The city gets serious about Long Island City, the era of OMNY has arrived, the MTA cuts bus service and more in today’s daily NYC news digest.

The bill that would criminalize “texting while walking” is DOA. (Streetsblog)

“I told all my friends they’re never going to see me in the Staten Island Mall again.” (Curbed)

The new logo for privately owned public spaces was unveiled from 600 entries. It’s three chairs. (amNY)

Scared of sharks? A ten-foot long great white shark was spotted a few dozen miles from the city. Just in time for the holiday weekend! (Patch)

Right now students can get a half-priced MetroCards if they live within walking distance of their school. Students often wind up paying the remainder in coins, causing the bus system to grind to a halt. This is why the city wants to get rid of them in favor of free MetroCards, good for three rides a day from 5:30am to 8:30pm for school-related activities. (Patch)

A Brooklyn Community Board approved of a protected bike lane on Flatbush Avenue from Grand Army Plaza to Empire Blvd, mirroring Prospect Park West’s lanes. (Streetsblog)

The history of New York City’s original rooftop bars. (6sqft)

Punk Island added a slew of bands to the lineup of the free punk festival on Randall’s Island, with the addition of a stage whose goal is to raise awareness for mental health and drug addiction in addition to free Narcan training and distribution. (BrooklynVegan)

Photos from Saturday’s 13th Dance Parade in the East Village. (Gothamist)

Say hello to Summer Sucks, an ongoing series from Gothamist. (Gothamist, duh)

Where to get all dressed up and not feel stupid. (The Infatuation)

It seems that only now that Amazon’s HQ2 is a distant memory, city officials are getting serious about developing the Long Island City waterfront and this time around they’re including the neighborhood in the discussions. (The Real Deal)

The state’s Attorney General opened an inquiry into more than a decade of lending practices that left thousands of immigrant taxi drives in debt, while the mayor ordered an investigation into the brokers who arranged the loans. (NY Times)

No one wants to talk to Steve Doocy. (HuffPost)

The Vendy Awards, New York’s awards for street eats, will come to a close after 15 years. (Grub Street)

Attention. If you lost an absolutely gargantuan inflatable pink flamingo in the East River, it has been found. (Gothamist)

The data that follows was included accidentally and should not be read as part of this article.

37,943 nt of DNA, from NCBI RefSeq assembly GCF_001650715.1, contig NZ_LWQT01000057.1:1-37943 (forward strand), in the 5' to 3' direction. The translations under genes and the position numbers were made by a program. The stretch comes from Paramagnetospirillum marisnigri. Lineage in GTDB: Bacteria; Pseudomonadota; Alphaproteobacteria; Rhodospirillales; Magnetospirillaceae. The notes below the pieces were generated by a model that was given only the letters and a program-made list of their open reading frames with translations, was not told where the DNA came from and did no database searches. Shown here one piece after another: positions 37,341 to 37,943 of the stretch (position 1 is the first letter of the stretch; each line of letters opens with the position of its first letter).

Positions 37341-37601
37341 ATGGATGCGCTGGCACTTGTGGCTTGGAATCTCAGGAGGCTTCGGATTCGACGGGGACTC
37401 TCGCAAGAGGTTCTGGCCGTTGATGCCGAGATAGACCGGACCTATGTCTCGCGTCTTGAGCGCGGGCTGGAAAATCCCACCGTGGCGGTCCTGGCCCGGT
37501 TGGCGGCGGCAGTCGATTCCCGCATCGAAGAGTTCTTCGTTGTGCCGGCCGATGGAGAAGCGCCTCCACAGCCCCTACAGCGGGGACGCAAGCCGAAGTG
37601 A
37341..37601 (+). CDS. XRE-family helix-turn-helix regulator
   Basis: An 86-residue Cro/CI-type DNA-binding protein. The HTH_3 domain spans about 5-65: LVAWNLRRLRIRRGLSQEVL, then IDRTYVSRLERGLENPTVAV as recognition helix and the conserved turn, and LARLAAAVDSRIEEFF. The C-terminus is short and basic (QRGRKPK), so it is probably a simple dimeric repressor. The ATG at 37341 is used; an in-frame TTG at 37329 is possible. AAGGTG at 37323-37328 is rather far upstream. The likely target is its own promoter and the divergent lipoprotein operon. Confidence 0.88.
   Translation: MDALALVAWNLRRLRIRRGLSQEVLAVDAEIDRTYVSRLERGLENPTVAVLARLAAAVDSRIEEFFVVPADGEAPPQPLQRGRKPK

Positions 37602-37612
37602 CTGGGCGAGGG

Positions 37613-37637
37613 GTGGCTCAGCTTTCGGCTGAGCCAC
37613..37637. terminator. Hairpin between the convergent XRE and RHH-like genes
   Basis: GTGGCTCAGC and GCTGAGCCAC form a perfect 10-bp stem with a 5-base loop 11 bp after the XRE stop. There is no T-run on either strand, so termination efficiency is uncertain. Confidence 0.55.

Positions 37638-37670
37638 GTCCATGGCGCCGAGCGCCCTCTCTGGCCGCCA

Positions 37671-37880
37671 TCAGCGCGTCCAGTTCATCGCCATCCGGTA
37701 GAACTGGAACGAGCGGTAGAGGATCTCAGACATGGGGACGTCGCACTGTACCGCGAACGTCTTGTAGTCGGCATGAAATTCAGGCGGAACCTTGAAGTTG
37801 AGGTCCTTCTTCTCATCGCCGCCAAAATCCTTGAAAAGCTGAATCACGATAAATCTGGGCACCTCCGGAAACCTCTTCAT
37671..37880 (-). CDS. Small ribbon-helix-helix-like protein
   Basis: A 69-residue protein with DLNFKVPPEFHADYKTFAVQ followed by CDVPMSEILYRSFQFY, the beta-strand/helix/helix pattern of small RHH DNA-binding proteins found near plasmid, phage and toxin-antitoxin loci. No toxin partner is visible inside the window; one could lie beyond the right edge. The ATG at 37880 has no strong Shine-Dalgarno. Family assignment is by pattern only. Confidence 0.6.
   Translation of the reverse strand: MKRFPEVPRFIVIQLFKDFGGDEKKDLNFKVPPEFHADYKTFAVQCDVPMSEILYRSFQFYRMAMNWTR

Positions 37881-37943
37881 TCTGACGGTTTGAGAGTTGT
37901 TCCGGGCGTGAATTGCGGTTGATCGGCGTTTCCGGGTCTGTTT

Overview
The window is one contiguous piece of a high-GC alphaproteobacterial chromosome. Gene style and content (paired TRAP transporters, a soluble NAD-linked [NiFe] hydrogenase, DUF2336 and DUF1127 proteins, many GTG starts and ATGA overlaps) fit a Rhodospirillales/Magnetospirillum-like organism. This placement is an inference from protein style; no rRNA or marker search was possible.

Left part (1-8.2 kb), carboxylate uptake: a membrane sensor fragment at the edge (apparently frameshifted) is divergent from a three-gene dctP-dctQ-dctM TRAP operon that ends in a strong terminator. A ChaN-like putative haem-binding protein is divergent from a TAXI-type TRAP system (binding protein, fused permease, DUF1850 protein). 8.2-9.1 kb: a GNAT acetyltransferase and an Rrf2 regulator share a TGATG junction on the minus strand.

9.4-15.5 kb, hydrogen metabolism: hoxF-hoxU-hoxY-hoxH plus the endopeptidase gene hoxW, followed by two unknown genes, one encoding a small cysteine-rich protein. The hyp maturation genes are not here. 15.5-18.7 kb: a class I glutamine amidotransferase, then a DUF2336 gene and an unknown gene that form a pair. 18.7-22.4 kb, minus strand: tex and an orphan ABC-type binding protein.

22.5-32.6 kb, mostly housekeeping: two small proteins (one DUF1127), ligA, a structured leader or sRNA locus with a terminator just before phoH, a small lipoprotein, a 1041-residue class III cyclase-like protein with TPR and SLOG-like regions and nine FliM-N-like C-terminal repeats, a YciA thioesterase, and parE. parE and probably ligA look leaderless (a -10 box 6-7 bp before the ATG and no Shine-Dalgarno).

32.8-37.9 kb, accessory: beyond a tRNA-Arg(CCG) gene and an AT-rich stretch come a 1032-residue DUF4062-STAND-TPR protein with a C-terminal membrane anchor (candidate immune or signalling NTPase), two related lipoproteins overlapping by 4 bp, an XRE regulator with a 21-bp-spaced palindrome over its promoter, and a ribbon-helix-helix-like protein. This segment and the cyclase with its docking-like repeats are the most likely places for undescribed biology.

Idea: Buses can’t run late if there are no buses! The MTA is curring service on 13 bus lines this summer. (Streetsblog)

How’re the subways treating you? The MTA says they’ve hit a five-year high of being on time. The percentage? A solid C+ at 79.8%. (Sunnyside Post)

Welcome to the era of OMNY. (mtainfo)

Meet some of the 42 heroes who are fostering 90 kittens for the ASPCA. (amNY)

Four Department of Education executives claim that they are victims of “reverse racism.” (The Root)

Here’s a look at what’s open and closed on Memorial Day. (Patch)

A look back at the Coney Island that was, through the archive of the New York Times’ photography. (NY Times)

“I consider it a social experiment, I wanted to see how people would respond to this character.” The character the saran wrapped Shiva. (Bushwick Daily)

There has been an 82% rise in anti-semitic attacks in the city compared to last year. (Bklyner)

In light of the spike, Speaker Corey Johnson is calling on the mayor to fully fund the Office of Prevention of Hate Crimes, which was approved by the city council this winter. The mayor has only funded 70% of the office. (amNY)

A gang member who participated in the killing of 15-year-old Lesandro “Junior” Guzman-Feliz said that a mistake led to the attack. (NY Times)

The MTA reports that the L Train Slowdown is going as planned. Is anyone else tired of hearing about how resilient New Yorkers are? (amNY)

Congratulations to this year’s Obie Award winners. The Obies honor Off Broadway and Off Off Broadway work, and “What the Constitution Means to Me” was named best new American play. (NY Times)

“What is art,” you may ask yourself while looking at photos of slop buckets from a restaurant in Park Slope. (Viewing NYC)

24 ideal outdoor bars in the city. (Eater)

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The Briefly for May 1, 2019 – The “Wouldn’t We All Love to Ban Tour Guides With Groups” Edition

ApplePay comes to the MTA this summer, Tony Award nominations are in, the Dept of Education is accused of failing to protect students from sexual assault, and more in today’s daily NYC news digest.

The mayor’s “Turning the Tide on the Homeless” program is facing criticism in a new report from the Coalition for the Homeless. The city’s homeless population has grown by 10% for each year Mayor de Blasio has been in office. January was a record-breaking year for the number of men, women, and children spending each night in a shelter at 64,000. (Gothamist)

The list of Tony nominations are in. This year’s big winner is “Hadestown” with 14 nominations. (NY Times)